We have the ability to change dates and prices. We’ve offered friends and family a 50 percent discount on the rental fees and can change a quote to make that happen. We can extend or shorten a rental that’s already in progress. And the money just hits our bank account automatically — minus a 15 percent fee — a couple of days after the rental begins.
Renting Out Your RV: Who You’re Renting To
Our renters so far have been couples with children still living at home, or retirees. They don’t own RVs, though some are thinking about buying one someday. Most have never even used an RV before.
That’s a steep learning curve! I start even before pickup day, asking for a sense of where the renters will be traveling and what kind of stops they’ll make along the way. I’ll give input about what kind of campgrounds have worked best for us and where to boondock. I make a mental note of the how, who and where of each rental so I can make sure I focus on the right features of the van. We try to allow 30-45 minutes for a walk-through, but there’s a lot of information to pack into that short period of time. We also keep all of the owners manuals in the van and have started providing a printed copy of my post about water and waste.
Think of everything you’d need to explain to someone staying in your house for a weekend without you. Now imagine you own a van and are lending it to someone who has never driven it before. In fact, make that a person who’s never driven a van at all. Combine those two situations, and that’s basically what our orientation process looks like.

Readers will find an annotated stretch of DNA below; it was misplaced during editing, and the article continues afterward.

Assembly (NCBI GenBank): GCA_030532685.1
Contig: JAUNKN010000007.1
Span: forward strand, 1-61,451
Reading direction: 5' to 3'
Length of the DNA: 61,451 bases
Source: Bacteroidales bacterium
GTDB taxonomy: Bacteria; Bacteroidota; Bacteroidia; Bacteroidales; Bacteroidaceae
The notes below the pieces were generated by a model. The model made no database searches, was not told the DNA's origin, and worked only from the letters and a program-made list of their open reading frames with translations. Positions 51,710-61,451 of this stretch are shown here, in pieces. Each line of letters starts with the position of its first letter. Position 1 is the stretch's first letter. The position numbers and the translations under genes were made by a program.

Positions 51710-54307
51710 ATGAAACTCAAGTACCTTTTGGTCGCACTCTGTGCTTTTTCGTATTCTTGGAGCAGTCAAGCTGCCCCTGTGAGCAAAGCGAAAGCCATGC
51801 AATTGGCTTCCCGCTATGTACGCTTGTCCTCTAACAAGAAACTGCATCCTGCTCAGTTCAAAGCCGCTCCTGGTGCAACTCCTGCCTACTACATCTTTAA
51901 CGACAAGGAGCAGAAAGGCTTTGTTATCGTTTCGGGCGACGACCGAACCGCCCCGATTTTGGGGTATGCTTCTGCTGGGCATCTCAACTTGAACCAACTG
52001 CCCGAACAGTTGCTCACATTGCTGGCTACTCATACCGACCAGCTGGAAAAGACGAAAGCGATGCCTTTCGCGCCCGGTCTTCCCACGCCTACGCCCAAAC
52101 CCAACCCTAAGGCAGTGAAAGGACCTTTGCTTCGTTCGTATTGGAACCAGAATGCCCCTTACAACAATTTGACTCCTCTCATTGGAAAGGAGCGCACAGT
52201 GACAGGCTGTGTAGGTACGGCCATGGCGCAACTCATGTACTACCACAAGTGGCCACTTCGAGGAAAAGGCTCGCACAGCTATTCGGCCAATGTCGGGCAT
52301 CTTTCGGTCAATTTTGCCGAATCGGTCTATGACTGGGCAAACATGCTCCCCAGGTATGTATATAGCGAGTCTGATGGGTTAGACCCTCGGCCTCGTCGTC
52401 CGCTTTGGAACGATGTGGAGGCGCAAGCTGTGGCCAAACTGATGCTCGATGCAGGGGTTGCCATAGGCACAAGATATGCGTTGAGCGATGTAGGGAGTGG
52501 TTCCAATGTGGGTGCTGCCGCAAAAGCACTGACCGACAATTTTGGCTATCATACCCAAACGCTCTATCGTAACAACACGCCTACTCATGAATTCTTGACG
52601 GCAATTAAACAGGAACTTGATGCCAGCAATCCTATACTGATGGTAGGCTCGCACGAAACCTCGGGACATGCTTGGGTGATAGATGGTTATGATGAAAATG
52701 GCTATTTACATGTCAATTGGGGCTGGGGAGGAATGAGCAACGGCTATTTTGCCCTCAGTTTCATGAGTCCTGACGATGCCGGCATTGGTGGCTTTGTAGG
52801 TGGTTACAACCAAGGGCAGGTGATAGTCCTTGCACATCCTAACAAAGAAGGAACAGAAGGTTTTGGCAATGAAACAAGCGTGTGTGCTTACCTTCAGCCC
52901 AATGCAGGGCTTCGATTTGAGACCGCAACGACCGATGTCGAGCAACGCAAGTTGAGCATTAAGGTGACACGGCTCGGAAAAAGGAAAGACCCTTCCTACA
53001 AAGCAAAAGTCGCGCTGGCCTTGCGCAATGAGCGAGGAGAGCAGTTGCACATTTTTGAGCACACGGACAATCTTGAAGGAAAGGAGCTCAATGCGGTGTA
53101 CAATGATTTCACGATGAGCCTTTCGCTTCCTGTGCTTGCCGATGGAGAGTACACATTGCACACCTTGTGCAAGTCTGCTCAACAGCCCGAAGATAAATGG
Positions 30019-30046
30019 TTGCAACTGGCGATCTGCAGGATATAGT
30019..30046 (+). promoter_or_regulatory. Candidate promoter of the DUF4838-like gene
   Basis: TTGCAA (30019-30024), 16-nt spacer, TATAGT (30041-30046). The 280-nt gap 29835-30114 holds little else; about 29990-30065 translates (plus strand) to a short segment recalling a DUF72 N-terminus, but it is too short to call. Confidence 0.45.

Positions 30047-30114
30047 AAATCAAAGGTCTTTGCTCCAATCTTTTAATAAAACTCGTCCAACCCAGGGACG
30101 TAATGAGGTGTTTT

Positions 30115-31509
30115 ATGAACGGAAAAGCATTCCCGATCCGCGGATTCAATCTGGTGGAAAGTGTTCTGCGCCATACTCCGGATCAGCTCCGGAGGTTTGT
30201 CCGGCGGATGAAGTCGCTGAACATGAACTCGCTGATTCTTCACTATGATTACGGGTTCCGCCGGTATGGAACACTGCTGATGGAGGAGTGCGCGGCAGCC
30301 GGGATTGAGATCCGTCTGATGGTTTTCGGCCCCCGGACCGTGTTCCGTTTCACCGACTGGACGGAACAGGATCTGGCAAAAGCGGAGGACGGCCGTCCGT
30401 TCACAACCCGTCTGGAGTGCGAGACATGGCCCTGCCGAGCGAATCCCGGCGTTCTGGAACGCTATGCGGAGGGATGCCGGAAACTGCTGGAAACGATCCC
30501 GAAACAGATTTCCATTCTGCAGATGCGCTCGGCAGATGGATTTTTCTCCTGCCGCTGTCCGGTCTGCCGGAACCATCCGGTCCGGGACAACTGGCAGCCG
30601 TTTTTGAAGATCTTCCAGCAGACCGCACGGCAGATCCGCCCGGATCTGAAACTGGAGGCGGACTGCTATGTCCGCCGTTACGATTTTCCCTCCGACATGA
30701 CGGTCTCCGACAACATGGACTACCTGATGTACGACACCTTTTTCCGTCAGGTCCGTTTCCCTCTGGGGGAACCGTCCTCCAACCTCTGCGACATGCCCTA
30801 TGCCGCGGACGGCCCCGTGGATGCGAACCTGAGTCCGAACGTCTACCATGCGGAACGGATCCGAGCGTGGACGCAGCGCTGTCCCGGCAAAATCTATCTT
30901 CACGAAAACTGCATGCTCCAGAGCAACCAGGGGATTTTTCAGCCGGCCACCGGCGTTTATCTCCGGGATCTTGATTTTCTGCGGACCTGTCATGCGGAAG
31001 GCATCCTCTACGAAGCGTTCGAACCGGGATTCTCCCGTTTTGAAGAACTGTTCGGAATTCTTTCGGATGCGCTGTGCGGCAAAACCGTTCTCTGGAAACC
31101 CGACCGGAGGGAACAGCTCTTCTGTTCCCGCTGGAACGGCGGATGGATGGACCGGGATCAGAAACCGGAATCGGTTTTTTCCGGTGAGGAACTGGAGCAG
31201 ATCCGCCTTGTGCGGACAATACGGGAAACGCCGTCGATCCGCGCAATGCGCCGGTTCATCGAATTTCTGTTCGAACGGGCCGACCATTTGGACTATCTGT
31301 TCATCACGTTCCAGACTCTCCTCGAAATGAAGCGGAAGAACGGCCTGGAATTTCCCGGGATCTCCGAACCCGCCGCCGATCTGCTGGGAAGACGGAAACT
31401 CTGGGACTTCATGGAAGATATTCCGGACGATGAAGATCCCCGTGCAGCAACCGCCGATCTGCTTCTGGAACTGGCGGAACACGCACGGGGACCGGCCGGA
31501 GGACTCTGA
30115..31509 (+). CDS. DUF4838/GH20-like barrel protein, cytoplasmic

Things will go wrong. Renters will forget things — it’s human nature, especially if you learn by doing. And they’ll have questions they didn’t know to ask when the RV was still parked in the driveway.
Renting: Worry About Your Rig?
We don’t spend a lot of time thinking about the worst cases. What happens if someone wraps our second home on wheels around a tree? Or gets a case of “it’s a rental” and decides to go off-roading or throw a kegger inside for some friends? Outdoorsy’s screening process and the ability to talk to renters before, during and after generally take care of those worries. We get reassurance that these folks are renting our second home, and they tend to bring it back at least as clean as they found it. One family even sent us photos of Roxanne from along their journey!
Instead, we worry more about the renters and their experience.
Our refrigerator door came off once. While renters were driving. We now know this is because of a design flaw that’s pretty easily corrected with a screwdriver and a hacksaw. It must have been terrifying, and I’m not sure what we would have done if it happened to us. I fixed it after they got back.